On March 18, MLI Fellow Jason Clemens was at the University of Windsor to discuss The Canadian Century: Moving Out of America's Shadow. Below is a news story about the event from Windsor's FM 95.9.

A senior fellow with the Fraser Institute and director of research at the Pacific Research Institute believes the 21st Canada will belong to Canada, and Windsor plays a key role.

Jason Clemens has co-authored a book called "The Canadian Century: Moving Out Of America's Shadow."  He's speaking this afternoon at the Odette School of Business.

Clemens believes Canada can take advantage of serious weaknesses within the American economy, create greater prosperity for Canadians and move the country into a leadership position in the world economy.

He says the size of the U-S deficit and increasing pressure on the country's health care and social security systems will give Washington less flexibility to offer investors tax breaks and other financial incentives.  "If you look at the federal deficit in the United States, it's over 12% of their economy, so in other words, more than 1 in $10 is borrowed.  They are going to have to go through what will be a gut-wrenching process to balance their budget.  And right now, not only are they not moving towards a balanced budget, they're making it worse…. The social security system in the United States is a freight train going full-blast into a brick wall."

Clemens says these are problems Canada dealt with in the 1990's when Paul Martin was Canada's Finance Minister.  "Canada, in my view, will be in a position to implement those (permanent) tax cuts very soon, whereas the United States probably won't be able to offer them for over a decade."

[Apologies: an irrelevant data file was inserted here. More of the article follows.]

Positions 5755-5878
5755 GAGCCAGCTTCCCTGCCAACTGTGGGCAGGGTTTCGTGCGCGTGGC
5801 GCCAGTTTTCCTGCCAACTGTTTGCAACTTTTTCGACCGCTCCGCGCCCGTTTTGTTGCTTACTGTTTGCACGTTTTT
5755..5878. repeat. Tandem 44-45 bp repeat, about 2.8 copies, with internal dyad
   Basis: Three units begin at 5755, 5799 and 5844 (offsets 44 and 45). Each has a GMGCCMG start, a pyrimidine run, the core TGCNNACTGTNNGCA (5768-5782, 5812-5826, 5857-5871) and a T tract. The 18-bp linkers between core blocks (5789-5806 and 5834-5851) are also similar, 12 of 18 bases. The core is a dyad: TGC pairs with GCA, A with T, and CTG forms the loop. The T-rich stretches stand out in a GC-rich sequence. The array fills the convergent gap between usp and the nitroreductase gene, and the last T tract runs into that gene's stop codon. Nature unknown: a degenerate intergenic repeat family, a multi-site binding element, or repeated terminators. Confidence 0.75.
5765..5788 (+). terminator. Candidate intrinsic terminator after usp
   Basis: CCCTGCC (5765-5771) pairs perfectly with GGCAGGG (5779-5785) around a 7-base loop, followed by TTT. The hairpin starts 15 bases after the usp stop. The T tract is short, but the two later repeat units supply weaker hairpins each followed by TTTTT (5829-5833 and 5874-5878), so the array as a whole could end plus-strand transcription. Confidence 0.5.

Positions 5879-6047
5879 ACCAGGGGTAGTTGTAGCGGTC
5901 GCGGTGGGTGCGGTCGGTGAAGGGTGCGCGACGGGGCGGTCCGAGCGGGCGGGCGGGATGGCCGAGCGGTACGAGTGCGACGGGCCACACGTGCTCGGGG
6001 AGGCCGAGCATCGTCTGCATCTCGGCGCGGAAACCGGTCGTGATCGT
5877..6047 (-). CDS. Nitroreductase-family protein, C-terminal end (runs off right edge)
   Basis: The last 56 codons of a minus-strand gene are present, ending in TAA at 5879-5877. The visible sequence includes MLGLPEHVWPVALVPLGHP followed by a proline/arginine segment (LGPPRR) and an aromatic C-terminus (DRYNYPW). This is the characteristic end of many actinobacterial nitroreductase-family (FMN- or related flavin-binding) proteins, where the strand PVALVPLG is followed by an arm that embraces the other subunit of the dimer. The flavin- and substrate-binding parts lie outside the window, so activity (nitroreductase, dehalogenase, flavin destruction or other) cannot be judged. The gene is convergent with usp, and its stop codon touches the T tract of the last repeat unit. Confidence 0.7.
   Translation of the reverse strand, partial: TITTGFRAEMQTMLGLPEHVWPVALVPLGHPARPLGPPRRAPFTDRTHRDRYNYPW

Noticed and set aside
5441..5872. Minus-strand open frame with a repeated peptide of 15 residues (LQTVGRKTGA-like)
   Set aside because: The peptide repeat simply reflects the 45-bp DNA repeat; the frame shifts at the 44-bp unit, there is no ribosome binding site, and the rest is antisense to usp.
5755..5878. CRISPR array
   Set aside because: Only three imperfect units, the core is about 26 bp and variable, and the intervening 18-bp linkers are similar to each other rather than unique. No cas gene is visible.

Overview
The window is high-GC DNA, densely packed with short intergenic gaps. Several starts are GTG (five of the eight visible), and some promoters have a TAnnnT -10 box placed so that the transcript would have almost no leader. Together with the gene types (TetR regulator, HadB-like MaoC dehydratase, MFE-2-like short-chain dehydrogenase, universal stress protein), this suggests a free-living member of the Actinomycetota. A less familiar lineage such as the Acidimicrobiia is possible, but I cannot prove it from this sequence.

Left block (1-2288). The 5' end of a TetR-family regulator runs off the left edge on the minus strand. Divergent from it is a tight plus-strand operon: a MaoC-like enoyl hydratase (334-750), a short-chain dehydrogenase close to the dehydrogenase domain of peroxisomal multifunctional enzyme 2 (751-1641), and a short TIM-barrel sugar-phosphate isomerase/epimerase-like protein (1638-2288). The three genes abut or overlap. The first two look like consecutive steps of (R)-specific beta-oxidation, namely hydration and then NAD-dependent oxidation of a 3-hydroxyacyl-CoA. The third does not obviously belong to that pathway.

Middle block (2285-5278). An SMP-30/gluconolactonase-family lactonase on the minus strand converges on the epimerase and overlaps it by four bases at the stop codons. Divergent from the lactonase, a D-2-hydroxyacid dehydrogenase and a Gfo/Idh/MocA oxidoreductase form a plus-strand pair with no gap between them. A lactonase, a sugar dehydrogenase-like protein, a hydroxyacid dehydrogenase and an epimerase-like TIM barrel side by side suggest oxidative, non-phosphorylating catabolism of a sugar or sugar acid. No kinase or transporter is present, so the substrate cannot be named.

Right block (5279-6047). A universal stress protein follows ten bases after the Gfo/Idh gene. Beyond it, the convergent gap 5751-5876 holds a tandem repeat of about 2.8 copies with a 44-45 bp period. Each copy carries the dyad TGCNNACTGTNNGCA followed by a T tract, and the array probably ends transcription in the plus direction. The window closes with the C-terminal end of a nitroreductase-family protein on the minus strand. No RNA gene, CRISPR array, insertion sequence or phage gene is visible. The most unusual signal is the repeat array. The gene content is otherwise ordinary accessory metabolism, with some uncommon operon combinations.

But those financial incentives won't do the trick alone.  "If Ontario becomes more attractive, what are things that have to get done locally in Windsor?  Certainly one of them, without a doubt, is infrastructure."  He envisions faster passage across the border and a more streamlined process at customs.  Clemens says Canada will need to clarify provisions in the NAFTA agreement so goods and workers can pass back and forth easier.

However, Clemens doesn't believe local or provincial government fully appreciate the role Windsor can play in the greater Canadian economy and cautions all three levels of government to do a better job co-ordinating their efforts.

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